Protean self-taught American surf photographer from Oahu, Hawaii; a top name in the field from the 1970s to the mid-'00s, best known for his water-shot images. Bolster was born (1947) in Washington, D.C., the adopted son of a ranking American Foreign Service diplomat, and spent much of his childhood overseas. His family moved to Sydney, Australia, in 1963, and Bolster began surfing at Bondi Beach; in 1967 he moved to Cocoa Beach, Florida, and soon earned a reputation as one of the state's top competitive surfers.
Bolster moved to San Diego, California, in 1970, and two years later—using a new waterproof camera housing for the first time and shooting his first roll of color film—he produced a Surfing magazine cover shot; later that year he was listed on the Surfing masthead. Bolster switched to Surfer in 1975, where he remained a staff photographer until 1992. In 1976 and 1977 he also worked as Surfer's associate editor; from 1975 to 1978 he was the editor of Skateboarder; by 2000 he'd written more than 30 articles for the American surf press.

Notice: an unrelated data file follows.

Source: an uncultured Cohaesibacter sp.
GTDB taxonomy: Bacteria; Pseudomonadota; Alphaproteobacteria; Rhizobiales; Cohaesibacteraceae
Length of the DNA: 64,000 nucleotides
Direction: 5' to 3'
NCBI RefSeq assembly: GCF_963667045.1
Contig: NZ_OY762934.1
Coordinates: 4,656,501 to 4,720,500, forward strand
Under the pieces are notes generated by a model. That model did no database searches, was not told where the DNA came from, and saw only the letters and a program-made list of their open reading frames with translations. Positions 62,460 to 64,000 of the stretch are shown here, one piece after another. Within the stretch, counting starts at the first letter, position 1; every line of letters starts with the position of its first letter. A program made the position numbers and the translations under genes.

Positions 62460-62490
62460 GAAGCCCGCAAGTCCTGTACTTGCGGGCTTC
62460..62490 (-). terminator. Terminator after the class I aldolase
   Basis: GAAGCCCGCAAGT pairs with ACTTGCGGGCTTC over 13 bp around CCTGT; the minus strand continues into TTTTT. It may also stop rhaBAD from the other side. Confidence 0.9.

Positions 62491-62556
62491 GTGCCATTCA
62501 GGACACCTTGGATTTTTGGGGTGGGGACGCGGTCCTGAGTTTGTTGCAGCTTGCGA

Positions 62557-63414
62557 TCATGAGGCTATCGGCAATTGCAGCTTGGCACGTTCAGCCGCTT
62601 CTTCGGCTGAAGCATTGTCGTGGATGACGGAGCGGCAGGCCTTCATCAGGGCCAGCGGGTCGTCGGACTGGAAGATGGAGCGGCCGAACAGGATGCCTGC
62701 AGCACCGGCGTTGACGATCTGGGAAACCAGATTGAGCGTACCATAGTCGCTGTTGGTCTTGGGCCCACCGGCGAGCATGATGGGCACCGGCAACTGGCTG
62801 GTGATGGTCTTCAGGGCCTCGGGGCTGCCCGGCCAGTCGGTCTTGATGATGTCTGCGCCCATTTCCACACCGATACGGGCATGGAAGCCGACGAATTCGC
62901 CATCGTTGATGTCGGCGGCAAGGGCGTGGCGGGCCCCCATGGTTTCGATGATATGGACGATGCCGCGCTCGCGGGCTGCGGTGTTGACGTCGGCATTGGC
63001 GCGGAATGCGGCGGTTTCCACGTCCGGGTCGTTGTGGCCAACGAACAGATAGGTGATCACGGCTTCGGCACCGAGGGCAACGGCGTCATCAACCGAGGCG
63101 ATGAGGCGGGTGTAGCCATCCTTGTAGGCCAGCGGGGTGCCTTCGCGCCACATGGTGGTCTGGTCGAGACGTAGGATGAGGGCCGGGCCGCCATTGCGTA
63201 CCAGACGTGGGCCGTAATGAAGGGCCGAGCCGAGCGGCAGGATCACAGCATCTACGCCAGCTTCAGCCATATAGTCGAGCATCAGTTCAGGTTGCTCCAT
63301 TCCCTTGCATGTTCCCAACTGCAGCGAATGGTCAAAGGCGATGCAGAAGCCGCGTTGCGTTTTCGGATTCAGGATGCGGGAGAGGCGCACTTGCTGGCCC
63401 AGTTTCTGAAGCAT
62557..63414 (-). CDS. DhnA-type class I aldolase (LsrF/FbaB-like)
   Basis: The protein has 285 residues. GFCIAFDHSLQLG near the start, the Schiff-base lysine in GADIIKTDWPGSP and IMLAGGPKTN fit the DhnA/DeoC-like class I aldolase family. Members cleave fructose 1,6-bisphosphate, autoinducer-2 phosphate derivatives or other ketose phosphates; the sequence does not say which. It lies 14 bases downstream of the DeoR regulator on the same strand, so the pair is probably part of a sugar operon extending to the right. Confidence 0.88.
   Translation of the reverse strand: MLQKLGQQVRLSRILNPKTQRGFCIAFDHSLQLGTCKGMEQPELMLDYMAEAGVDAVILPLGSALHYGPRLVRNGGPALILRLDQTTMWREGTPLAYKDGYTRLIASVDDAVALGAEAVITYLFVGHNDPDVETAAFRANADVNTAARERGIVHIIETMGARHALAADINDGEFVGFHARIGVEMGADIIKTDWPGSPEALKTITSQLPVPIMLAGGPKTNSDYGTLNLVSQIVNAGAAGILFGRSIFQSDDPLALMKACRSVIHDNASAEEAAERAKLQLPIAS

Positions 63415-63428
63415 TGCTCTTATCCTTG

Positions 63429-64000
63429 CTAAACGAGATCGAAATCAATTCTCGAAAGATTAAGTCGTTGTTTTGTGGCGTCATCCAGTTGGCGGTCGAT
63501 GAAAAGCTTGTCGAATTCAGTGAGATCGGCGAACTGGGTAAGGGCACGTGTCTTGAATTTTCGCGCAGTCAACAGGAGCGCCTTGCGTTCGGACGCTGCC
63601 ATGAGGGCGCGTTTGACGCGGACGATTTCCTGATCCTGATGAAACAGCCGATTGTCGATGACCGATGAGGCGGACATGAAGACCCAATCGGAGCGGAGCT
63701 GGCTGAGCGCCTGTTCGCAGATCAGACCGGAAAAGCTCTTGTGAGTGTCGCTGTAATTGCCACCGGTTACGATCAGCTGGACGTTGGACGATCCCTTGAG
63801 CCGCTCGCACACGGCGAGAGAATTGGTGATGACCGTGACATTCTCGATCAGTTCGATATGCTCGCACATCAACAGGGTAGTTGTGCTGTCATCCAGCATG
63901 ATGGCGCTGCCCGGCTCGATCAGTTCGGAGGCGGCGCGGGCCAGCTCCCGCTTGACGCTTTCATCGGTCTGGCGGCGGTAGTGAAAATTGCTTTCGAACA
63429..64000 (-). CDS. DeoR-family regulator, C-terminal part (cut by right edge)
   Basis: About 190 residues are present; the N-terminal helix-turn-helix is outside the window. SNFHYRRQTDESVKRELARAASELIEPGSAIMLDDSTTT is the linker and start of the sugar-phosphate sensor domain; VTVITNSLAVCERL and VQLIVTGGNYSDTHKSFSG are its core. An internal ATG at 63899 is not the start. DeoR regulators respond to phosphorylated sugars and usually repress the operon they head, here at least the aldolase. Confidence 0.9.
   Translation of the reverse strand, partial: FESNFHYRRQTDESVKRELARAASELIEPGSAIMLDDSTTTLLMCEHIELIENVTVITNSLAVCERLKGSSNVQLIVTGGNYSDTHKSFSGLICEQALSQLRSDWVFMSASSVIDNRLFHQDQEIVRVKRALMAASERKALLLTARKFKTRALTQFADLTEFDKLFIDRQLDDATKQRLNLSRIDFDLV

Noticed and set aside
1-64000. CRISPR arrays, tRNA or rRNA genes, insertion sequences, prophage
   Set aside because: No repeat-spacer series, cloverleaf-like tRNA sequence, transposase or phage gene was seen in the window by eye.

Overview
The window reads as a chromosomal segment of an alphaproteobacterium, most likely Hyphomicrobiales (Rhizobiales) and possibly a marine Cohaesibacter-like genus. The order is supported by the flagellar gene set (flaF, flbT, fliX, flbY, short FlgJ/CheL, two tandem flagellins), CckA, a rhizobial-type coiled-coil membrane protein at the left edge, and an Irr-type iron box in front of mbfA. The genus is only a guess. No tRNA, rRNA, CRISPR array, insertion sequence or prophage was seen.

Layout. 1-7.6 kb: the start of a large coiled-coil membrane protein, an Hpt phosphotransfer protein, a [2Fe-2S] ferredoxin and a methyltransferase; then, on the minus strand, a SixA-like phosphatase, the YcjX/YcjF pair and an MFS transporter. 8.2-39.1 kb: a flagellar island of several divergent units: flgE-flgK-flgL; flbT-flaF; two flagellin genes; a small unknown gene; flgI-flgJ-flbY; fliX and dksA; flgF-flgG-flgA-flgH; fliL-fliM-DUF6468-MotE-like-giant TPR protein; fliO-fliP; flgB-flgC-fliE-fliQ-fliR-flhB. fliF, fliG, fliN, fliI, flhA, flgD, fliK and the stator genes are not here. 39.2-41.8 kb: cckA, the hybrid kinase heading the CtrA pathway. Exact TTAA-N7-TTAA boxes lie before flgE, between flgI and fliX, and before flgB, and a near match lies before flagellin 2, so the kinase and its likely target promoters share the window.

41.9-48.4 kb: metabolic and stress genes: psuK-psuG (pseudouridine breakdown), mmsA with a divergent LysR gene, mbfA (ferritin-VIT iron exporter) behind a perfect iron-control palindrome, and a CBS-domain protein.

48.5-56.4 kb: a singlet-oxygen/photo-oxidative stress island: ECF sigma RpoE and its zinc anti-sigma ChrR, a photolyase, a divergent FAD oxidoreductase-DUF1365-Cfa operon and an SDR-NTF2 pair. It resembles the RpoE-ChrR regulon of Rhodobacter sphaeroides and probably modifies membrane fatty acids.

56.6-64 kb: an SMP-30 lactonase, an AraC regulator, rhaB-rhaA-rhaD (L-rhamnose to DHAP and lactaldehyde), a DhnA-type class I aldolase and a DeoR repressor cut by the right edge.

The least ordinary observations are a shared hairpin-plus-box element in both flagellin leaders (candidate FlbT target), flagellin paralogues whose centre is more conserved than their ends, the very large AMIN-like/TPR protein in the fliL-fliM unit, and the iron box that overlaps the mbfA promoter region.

Bolster was constantly on the lookout for new angles, shooting from helicopters and often using a board-mounted camera to get spectacular in-the-tube photos from behind the rider, or noseriding photos from in front. In 2000, the Surfer's Journal published "The 50% Solution," a 10-page portfolio of Bolster's recent work, with each color-saturated wide-angle image shot half above and half below the ocean surface.
Masters of Photography: Warren Bolster, a lavish 250-page retrospective photo book, was published by the Surfer's Journal in 2002. The Legacy of Warren Bolster: Master of Skateboard Photography was published in 2005. Portfolios of Bolster's work ran in Sports Illustrated (1977) and Oceans (1981), among other magazines. His photos have also been used in a number of illustrated surfing books, including Surfing: The Ultimate Pleasure (1984), The Perfect Day (2001), and The History of Surfing (2010). He was elected to the East Coast Surf Legends Hall of Fame in 2000.
In interviews and profiles, Bolster had been forthcoming about his alcohol and drug problems. Futhermore, by the early '00s, after years of high-impact work in the surf zone, his back, neck and joints were giving him problems. Bolster committed suicide in 2006; he was 59 years old.
In 2013, Bolster was inducted into the Skateboarding Hall of Fame.